The Baptism of the Lord is the last of the Christmas feasts.* In some ways, it is a strange end, but Christmas itself is strange in its refusal to allow us to linger at the crib. In a few short days we go from the birth in Bethlehem, via the coming of the Magi, the slaughter of the Holy Innocents, the martyrdom of St Stephen and a nod in the direction of the hidden life at Nazareth, to this: the beginning of the public ministry with the baptism by John in the Jordan and that voice from heaven proclaiming, ‘This is my beloved. Listen to him!’
It is a reminder that life is not to be measured in length of years or in achievements, as we usually consider them, but in fidelity to vocation. The Baptism of Jesus marks the point where he definitively accepted the public phase of his mission, but there was no denial or denigration of what had gone before. The ‘hidden years’ are just as important for our salvation as the last three.
Each one of us is a vocation, called and chosen by the Lord to live in this particular place, at this particular time. Everything we do is, potentially at least, a means of attaining the holiness to which we are called. That knowledge is both a great freedom and a great responsibility As we celebrate the baptism of the Lord, let us ask his help in rededicating ourselves to his service — in the way that he chooses rather than the way we would choose for ourselves.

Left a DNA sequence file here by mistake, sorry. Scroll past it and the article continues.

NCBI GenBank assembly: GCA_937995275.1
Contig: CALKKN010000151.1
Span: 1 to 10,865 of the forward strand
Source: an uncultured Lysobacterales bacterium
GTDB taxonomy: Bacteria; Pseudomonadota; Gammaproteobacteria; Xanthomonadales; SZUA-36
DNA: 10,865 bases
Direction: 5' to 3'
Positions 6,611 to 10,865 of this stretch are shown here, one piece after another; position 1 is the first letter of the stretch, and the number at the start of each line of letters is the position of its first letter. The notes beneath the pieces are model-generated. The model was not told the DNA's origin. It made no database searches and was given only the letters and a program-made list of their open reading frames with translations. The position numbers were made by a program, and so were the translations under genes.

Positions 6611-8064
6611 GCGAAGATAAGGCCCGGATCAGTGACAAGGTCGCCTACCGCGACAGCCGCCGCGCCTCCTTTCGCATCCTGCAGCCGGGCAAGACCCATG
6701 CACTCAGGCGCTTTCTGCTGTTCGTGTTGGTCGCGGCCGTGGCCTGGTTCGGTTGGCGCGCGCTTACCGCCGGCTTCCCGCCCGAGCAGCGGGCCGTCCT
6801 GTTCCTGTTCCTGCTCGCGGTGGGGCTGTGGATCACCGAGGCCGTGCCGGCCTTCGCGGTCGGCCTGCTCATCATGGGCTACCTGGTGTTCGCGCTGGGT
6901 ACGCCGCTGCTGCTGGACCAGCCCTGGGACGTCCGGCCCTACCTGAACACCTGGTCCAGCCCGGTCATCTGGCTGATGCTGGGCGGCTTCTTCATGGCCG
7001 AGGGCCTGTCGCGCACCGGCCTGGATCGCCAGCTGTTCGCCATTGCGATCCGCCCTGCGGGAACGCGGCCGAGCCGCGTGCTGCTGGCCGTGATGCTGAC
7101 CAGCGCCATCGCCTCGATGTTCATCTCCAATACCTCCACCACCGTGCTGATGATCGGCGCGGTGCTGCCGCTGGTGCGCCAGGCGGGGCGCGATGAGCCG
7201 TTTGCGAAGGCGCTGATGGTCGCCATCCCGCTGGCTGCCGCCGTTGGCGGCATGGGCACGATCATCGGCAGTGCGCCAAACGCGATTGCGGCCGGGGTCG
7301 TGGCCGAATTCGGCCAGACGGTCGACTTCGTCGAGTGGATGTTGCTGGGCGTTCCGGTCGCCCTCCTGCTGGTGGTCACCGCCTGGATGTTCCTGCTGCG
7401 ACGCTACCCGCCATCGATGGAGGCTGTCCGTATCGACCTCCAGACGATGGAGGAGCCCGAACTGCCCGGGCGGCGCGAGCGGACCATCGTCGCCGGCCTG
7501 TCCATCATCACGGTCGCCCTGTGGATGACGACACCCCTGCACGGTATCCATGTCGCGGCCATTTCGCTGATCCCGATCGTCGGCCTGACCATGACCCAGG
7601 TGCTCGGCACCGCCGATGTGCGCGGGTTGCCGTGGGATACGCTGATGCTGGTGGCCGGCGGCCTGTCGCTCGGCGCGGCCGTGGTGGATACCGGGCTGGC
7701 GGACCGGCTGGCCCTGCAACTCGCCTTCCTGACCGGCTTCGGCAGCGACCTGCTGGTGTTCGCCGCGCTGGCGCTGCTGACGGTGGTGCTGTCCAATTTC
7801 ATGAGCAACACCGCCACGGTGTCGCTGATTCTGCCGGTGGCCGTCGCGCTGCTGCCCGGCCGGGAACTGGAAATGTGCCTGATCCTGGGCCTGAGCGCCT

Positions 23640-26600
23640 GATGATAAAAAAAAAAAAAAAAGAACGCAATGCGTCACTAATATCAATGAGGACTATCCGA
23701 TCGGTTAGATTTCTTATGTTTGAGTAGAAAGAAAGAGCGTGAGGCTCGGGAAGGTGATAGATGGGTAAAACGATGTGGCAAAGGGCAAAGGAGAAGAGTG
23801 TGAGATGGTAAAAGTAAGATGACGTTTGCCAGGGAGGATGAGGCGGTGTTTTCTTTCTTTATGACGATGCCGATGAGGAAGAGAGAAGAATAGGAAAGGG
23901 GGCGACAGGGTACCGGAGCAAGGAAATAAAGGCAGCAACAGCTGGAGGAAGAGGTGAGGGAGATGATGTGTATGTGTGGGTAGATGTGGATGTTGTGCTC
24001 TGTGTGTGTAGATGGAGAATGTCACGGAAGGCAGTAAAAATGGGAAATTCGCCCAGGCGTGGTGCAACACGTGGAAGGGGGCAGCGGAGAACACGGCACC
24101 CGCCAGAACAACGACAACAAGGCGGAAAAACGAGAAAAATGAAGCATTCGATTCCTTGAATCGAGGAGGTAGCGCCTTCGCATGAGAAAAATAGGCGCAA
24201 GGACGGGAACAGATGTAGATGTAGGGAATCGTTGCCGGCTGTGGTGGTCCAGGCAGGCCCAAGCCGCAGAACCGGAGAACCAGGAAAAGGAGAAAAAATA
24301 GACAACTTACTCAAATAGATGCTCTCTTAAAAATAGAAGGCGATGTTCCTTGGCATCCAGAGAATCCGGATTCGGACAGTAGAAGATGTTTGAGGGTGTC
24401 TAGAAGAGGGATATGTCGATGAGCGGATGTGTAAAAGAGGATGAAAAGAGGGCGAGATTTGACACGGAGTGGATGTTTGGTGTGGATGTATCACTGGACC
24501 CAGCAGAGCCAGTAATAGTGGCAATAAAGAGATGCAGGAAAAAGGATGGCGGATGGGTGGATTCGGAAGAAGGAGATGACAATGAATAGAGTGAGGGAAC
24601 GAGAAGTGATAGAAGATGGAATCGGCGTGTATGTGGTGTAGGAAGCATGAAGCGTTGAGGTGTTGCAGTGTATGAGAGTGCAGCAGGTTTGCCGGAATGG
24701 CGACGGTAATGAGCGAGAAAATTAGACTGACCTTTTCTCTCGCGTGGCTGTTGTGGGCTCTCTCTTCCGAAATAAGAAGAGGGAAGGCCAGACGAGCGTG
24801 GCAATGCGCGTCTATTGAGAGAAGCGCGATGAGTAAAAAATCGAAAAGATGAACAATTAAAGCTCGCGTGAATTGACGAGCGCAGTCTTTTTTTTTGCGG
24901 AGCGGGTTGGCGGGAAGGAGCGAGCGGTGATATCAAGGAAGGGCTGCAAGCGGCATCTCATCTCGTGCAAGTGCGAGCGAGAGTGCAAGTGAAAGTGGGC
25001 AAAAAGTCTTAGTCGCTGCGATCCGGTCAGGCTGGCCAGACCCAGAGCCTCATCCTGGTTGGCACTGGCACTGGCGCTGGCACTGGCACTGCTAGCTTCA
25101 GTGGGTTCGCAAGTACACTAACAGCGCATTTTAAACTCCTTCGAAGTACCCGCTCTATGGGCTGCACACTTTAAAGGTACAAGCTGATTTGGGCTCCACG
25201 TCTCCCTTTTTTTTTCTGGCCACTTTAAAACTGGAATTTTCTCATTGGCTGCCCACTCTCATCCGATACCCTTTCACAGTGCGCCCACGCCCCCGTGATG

*The final ‘look-back’ at the Presentation is devotional rather than liturgical but provides an excuse, if excuse were needed, for Christmas pudding and other festive delicacies.
Note on the illustration A favourite of mine. Juan Carreño de Miranda (Spanish, 1614 – 1685) Christ Baptized, about 1682, Charcoal, red and white chalk, with stumping 35.2 x 20 cm (13 7/8 x 7 7/8 in.) The J. Paul Getty Museum, Los Angeles. Used by permission under the Open Content Programme, with thanks